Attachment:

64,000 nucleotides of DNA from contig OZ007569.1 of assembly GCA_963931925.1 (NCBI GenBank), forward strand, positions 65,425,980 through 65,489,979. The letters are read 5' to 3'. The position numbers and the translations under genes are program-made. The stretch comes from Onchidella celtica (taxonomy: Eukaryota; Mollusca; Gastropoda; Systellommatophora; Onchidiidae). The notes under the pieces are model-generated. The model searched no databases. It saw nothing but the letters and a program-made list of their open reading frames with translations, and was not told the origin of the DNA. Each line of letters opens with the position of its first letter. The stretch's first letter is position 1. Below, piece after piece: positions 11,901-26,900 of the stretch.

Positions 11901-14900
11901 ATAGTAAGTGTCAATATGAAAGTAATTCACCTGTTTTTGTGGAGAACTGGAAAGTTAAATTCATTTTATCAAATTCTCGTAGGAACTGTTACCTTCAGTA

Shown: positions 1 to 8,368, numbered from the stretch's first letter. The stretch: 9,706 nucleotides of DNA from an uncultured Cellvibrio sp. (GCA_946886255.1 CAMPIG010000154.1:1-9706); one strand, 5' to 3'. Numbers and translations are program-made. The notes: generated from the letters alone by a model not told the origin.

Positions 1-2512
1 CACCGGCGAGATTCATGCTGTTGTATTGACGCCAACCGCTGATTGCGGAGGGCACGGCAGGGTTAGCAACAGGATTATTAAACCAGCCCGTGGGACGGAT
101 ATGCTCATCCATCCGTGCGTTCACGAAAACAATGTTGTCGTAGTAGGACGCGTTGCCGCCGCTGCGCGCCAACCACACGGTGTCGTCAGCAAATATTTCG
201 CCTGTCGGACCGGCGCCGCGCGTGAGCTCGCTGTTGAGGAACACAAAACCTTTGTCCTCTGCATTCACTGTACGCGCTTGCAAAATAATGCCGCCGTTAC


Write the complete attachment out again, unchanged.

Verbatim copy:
64,000 nucleotides of DNA from contig OZ007569.1 of assembly GCA_963931925.1 (NCBI GenBank), forward strand, positions 65,425,980 through 65,489,979. The letters are read 5' to 3'. The position numbers and the translations under genes are program-made. The stretch comes from Onchidella celtica (taxonomy: Eukaryota; Mollusca; Gastropoda; Systellommatophora; Onchidiidae). The notes under the pieces are model-generated. The model searched no databases. It saw nothing but the letters and a program-made list of their open reading frames with translations, and was not told the origin of the DNA. Each line of letters opens with the position of its first letter. The stretch's first letter is position 1. Below, piece after piece: positions 11,901-26,900 of the stretch.

Positions 11901-14900
11901 ATAGTAAGTGTCAATATGAAAGTAATTCACCTGTTTTTGTGGAGAACTGGAAAGTTAAATTCATTTTATCAAATTCTCGTAGGAACTGTTACCTTCAGTA

Shown: positions 1 to 8,368, numbered from the stretch's first letter. The stretch: 9,706 nucleotides of DNA from an uncultured Cellvibrio sp. (GCA_946886255.1 CAMPIG010000154.1:1-9706); one strand, 5' to 3'. Numbers and translations are program-made. The notes: generated from the letters alone by a model not told the origin.

Positions 1-2512
1 CACCGGCGAGATTCATGCTGTTGTATTGACGCCAACCGCTGATTGCGGAGGGCACGGCAGGGTTAGCAACAGGATTATTAAACCAGCCCGTGGGACGGAT
101 ATGCTCATCCATCCGTGCGTTCACGAAAACAATGTTGTCGTAGTAGGACGCGTTGCCGCCGCTGCGCGCCAACCACACGGTGTCGTCAGCAAATATTTCG
201 CCTGTCGGACCGGCGCCGCGCGTGAGCTCGCTGTTGAGGAACACAAAACCTTTGTCCTCTGCATTCACTGTACGCGCTTGCAAAATAATGCCGCCGTTAC